General Motors Corp will not budge from its strategy of reducing rebates and other incentives just because it saw a steep sales drop in January, a top executive said on Saturday.
GM's sales were off 16.6 percent compared with January 2006, but the company will continue its efforts to raise transaction prices and car resale values, said Troy Clarke, GM's North American president.
"We are nowhere near saying that the strategy isn't the right strategy, because we think we have ample evidence to indicate that it is," Clarke said on the floor of the National Automobile Dealers Association convention in Las Vegas.
For the past year or so, GM has lowered sticker prices and tried to scale back incentives and low-profit sales to rental car companies. GM said last week that it had reduced incentives by US$500 per vehicle in January compared with the same month last year, and by US$600 per vehicle compared with December. Clarke said that does not mean GM will not use incentives to boost areas of the market or regions in the United States where sales are slow.
Last month, small cars were slow sellers, as were mid-sized sports utility vehicles, he said. Small car sales were especially slow in the Northeast. GM may change its rental car strategy as resale values recover or if certain types of sales become more profitable, Clarke said.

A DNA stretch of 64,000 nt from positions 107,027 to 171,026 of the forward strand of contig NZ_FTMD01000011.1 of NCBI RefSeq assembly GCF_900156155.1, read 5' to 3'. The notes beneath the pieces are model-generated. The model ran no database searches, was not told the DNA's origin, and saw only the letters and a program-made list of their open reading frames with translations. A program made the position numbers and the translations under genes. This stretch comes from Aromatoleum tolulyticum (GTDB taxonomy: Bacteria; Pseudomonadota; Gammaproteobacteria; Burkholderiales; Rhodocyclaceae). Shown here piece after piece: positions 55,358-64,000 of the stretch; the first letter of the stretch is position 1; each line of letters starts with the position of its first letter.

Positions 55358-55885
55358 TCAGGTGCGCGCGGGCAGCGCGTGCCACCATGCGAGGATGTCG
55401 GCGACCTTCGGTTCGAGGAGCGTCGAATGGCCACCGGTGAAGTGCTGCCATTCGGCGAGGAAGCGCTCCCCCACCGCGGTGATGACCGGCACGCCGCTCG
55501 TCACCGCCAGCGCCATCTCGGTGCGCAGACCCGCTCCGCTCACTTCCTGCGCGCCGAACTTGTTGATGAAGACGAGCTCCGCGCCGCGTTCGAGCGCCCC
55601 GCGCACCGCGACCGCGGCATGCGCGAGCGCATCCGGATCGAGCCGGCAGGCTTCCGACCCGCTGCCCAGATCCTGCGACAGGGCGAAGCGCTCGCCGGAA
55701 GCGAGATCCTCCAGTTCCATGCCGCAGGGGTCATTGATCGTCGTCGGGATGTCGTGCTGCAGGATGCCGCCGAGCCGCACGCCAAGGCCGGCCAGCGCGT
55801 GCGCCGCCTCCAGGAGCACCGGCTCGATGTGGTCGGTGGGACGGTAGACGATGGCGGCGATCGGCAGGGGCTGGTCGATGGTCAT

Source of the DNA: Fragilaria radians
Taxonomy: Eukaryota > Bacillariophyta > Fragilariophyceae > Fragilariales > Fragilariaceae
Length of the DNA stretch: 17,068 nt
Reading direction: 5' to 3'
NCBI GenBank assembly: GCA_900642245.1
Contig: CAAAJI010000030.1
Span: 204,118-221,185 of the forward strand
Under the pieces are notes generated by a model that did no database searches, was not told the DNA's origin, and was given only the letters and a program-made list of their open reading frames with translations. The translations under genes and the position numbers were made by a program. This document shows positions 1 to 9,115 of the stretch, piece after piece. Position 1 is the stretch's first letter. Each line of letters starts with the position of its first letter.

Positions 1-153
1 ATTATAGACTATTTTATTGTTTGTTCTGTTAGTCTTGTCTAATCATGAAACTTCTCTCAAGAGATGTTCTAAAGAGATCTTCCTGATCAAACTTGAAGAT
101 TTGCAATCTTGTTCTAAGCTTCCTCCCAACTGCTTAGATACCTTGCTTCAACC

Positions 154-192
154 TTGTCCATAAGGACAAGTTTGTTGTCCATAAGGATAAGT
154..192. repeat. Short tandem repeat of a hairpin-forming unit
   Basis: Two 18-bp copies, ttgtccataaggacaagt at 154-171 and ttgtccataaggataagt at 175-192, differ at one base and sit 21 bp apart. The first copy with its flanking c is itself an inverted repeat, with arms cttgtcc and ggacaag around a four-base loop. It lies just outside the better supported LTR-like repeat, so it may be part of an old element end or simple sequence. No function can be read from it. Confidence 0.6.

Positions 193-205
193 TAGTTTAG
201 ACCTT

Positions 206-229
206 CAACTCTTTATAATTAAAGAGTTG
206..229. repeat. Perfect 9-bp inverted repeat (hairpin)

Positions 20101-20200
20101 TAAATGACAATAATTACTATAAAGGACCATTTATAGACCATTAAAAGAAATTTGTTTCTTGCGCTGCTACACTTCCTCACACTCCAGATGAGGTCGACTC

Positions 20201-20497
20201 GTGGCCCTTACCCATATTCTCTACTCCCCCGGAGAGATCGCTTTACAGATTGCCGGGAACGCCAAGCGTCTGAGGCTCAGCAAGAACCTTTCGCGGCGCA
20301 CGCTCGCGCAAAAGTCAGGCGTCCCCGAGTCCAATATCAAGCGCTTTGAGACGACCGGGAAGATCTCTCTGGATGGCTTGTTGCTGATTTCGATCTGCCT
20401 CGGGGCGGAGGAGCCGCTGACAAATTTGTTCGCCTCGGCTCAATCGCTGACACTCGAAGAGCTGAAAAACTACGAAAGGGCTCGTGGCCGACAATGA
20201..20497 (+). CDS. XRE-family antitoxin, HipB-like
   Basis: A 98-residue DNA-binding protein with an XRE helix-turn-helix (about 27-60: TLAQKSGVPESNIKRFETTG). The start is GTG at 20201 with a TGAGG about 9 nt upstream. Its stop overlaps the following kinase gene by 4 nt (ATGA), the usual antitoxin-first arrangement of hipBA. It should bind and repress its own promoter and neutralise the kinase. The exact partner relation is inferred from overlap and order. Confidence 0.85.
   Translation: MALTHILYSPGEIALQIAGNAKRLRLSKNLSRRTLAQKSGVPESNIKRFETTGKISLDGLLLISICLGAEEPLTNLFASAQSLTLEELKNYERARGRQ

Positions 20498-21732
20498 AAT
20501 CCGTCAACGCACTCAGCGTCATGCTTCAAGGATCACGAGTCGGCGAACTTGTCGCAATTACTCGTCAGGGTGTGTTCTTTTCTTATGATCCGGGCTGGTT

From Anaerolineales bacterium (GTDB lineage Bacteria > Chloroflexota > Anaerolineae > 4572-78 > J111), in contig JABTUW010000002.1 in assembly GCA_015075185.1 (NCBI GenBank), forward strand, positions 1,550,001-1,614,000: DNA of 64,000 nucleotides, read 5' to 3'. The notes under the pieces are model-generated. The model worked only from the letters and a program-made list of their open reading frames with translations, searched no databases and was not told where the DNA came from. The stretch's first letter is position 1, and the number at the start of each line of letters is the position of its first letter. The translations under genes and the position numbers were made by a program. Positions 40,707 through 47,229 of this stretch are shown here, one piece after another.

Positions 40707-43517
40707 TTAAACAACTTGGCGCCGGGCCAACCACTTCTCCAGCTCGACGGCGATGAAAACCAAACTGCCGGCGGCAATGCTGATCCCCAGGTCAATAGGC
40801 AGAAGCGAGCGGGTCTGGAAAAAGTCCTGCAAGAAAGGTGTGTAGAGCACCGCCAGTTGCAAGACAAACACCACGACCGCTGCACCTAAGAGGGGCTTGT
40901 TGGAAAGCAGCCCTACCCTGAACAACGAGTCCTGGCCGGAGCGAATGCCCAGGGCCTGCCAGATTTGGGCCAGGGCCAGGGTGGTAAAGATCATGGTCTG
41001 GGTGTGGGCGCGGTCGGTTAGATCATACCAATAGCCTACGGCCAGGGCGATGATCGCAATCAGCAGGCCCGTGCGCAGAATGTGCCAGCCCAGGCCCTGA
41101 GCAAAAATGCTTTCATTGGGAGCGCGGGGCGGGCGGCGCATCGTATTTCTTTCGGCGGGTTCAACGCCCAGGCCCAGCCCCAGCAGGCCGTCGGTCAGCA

Some rental car sales, in which the cars are taken for eventual purchase by the rental companies, can be profitable, he said. "There could be a day out there when that whole market returns to a level of profitability."
Clarke said GM sold 75,000 fewer rental cars last year than in 2005, and it plans to reduce that number by another 100,000 this year. Competitors have raised incentives on some of their vehicles, making it harder for GM to stick to its strategy without losing sales. But Clarke said GM will stay the course. "It won't force us off the strategy. Sometimes you've got to react tactically, obviously," added Clark.